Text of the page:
Bruno Latour (1947-2022)

“In politics as in science, when someone is said to ‘master’ a question or to ‘dominate’ a subject, you should normally look for the flat surface that enables mastery (a map, a list, a file, a census, the wall of a gallery, a card-index, a repertory) and you will find it.”

“In our cultures ‘paper shuffling’ is the source of an essential power, that constantly escapes attention since its materiality is ignored.”

“Papers and signs are incredibly weak and fragile. This is why explaining anything with them seemed so ludicrous at first. La Pérouse’s map is not the Pacific, anymore than Watt’s drawings and patents are the engines, or the bankers’ exchange rates are the economies, or the theorems of topology are ‘the real world.’ This is precisely the paradox. By working on papers alone, on fragile inscriptions that are immensely less than the things from which they are extracted, it is still possible to dominate all things and all people.”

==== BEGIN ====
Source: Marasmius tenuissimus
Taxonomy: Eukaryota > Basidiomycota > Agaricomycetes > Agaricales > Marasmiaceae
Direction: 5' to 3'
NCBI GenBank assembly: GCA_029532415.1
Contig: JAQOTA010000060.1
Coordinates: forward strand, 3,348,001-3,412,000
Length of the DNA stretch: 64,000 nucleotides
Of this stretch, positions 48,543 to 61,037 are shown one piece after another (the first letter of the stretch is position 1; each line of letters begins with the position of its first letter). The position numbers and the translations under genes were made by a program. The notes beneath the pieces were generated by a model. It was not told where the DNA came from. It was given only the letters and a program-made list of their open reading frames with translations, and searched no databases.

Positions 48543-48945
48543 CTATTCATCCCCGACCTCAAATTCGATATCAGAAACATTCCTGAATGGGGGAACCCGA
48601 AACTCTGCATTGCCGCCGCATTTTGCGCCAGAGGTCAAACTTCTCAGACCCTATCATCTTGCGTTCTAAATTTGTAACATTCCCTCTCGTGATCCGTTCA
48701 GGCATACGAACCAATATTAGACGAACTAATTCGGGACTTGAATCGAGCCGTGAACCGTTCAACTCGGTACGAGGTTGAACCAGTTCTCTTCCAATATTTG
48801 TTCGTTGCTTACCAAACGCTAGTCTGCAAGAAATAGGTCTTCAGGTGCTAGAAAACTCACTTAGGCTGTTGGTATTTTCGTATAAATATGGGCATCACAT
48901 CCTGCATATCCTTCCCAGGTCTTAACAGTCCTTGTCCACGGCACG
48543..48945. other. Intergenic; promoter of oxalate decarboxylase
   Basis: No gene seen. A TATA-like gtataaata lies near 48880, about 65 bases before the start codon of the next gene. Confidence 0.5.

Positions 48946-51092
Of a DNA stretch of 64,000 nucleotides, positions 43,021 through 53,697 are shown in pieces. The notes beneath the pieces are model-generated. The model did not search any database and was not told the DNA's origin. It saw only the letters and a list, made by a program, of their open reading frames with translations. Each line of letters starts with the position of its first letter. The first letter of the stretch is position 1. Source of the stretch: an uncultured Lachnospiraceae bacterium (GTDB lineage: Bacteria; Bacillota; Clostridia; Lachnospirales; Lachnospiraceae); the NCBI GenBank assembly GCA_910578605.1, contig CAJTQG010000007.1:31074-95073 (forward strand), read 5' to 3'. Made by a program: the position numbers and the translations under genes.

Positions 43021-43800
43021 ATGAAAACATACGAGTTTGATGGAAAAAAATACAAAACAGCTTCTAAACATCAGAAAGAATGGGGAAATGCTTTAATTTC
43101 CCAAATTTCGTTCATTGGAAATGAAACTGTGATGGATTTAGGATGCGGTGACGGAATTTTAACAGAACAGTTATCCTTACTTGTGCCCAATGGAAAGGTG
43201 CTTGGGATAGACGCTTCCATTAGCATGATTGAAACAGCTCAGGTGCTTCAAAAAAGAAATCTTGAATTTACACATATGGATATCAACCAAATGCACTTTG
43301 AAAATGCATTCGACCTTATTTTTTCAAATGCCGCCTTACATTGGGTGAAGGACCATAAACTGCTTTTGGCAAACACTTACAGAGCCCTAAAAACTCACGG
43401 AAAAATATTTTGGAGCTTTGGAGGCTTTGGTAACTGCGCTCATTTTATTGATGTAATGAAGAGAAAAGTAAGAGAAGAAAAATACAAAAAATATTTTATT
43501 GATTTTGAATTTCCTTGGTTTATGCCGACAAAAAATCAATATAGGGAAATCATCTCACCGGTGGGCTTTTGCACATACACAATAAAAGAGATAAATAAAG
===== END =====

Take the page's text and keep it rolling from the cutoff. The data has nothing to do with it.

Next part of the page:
Bruno Latour’s “Drawing Things Together” was central in developing my thinking about the complex relationship between poetry and documentation, which led to my book Contested Records: The Turn to Documents in Contemporary North American Poetry (U of Iowa P, 2020).

~ by Michael Leong on October 9, 2022.

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